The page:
Vietnamese journalist Le Anh Hung, a frequent contributor to the U.S. Congress-funded broadcaster Voice of America, is being held at Hanoi’s Thuong Tin prison awaiting trial on charges of “abusing democratic freedoms” to infringe on the interests of the state. Hung had criticized then-new cybersecurity legislation in a VOA commentary days before his arrest. Since his detention, he has been involuntarily admitted to a psychiatric hospital three times.
Hung, a VOA contributor and prominent independent blogger, was detained on July 5, 2018, on suspicion of "abusing democratic freedoms" to infringe on the interests of the state, an offense under Article 331 of the revised 2015 criminal code, news reports said.
News reports noted that Hung had criticized Vietnam’s new cybersecurity legislation in a VOA commentary in the days before his arrest. The legislation significantly expanded the state’s power to censor and control the Internet.
Other reports noted that before his arrest, Hung had posted on social media an open letter that was critical of Communist Party officials for proposing a new law on special economic zones that critics have claimed would undermine national sovereignty. The proposed law sparked nationalistic protests across the country in late June, news reports said.
Hung is also a member of the Independent Journalists Association of Vietnam, a local group of journalists who work outside of the state-dominated mainstream media, the group’s president, Pham Chi Dung, told CPJ in an email.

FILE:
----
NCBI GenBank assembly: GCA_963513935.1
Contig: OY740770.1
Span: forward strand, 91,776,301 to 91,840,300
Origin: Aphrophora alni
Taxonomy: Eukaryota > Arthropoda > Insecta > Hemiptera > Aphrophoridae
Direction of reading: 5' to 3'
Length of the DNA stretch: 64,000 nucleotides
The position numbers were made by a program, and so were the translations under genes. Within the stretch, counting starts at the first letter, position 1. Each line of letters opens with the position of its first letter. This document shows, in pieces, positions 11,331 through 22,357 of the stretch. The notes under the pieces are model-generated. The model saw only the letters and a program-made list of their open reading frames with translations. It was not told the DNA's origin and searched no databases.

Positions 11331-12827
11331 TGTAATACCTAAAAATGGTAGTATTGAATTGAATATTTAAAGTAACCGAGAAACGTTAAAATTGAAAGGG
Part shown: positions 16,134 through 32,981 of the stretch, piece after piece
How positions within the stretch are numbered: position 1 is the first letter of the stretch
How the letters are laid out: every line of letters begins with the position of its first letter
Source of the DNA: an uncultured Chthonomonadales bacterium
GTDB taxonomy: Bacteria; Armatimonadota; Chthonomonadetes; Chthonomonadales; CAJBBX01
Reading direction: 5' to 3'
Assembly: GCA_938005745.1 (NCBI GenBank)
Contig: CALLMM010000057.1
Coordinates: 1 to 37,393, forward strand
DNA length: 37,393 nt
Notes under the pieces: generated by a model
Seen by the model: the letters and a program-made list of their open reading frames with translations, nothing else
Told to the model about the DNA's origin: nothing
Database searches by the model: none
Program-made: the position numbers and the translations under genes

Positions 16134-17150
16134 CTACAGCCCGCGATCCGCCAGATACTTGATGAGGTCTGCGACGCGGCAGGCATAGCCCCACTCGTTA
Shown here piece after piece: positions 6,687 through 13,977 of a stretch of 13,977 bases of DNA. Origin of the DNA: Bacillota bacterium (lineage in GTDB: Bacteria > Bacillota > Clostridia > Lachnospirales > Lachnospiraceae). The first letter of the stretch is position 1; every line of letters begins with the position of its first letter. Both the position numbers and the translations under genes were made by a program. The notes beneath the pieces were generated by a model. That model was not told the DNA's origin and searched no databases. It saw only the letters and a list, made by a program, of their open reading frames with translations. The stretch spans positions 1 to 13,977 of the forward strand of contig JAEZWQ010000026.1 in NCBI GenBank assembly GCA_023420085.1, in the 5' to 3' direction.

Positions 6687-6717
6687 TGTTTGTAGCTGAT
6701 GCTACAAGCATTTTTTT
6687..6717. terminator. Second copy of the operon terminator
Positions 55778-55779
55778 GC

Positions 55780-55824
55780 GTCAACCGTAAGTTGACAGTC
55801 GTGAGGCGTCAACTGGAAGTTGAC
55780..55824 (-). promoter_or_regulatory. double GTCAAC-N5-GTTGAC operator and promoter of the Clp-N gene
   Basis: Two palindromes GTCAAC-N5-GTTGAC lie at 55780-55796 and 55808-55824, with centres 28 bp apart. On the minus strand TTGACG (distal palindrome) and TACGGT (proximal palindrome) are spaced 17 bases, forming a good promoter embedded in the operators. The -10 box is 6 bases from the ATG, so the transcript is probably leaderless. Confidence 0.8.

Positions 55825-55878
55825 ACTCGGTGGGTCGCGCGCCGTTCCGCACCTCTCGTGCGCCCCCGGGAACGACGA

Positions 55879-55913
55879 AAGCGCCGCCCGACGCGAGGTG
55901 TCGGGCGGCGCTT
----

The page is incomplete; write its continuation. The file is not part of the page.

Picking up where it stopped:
Hung’s lawyer, Nguyen Van Mieng, said the journalist was in good health and spirits after an October 11, 2018 prison visit, according to The 88 Project, an advocacy group that monitors the status of Vietnamese political prisoners.
However, Hung’s mother, Tran Thi Niem, told Radio Free Asia in June 2019 that the journalist was involuntarily admitted to Hanoi’s Central Psychiatric Hospital No. 1 in October 2018, April 2019, and May 2019.
Hung went on a hunger strike during his first admission in 2018 and was force-fed by authorities through his mouth and nose causing him to bleed, according to an RFA report that quoted his colleague and fellow blogger Nguyen Vu Binh.
Niem said after she visited him at the hospital in April that Hung was forced to take unidentified medicine and was suffering both “mentally and physically,” according to the RFA report. After a hospital visit in May 2019, Niem said Hung had lost considerable weight and suffered from depression, according to that report.
Hung was being held at Hanoi’s Temporary Detention Center No. 2 as of late 2019, according to The 88 Project.
Vietnam’s Ministry of Public Security, which oversees the country’s prison system, did not respond to CPJ’s emailed request for comment about Hung’s health and status in prison in late 2019.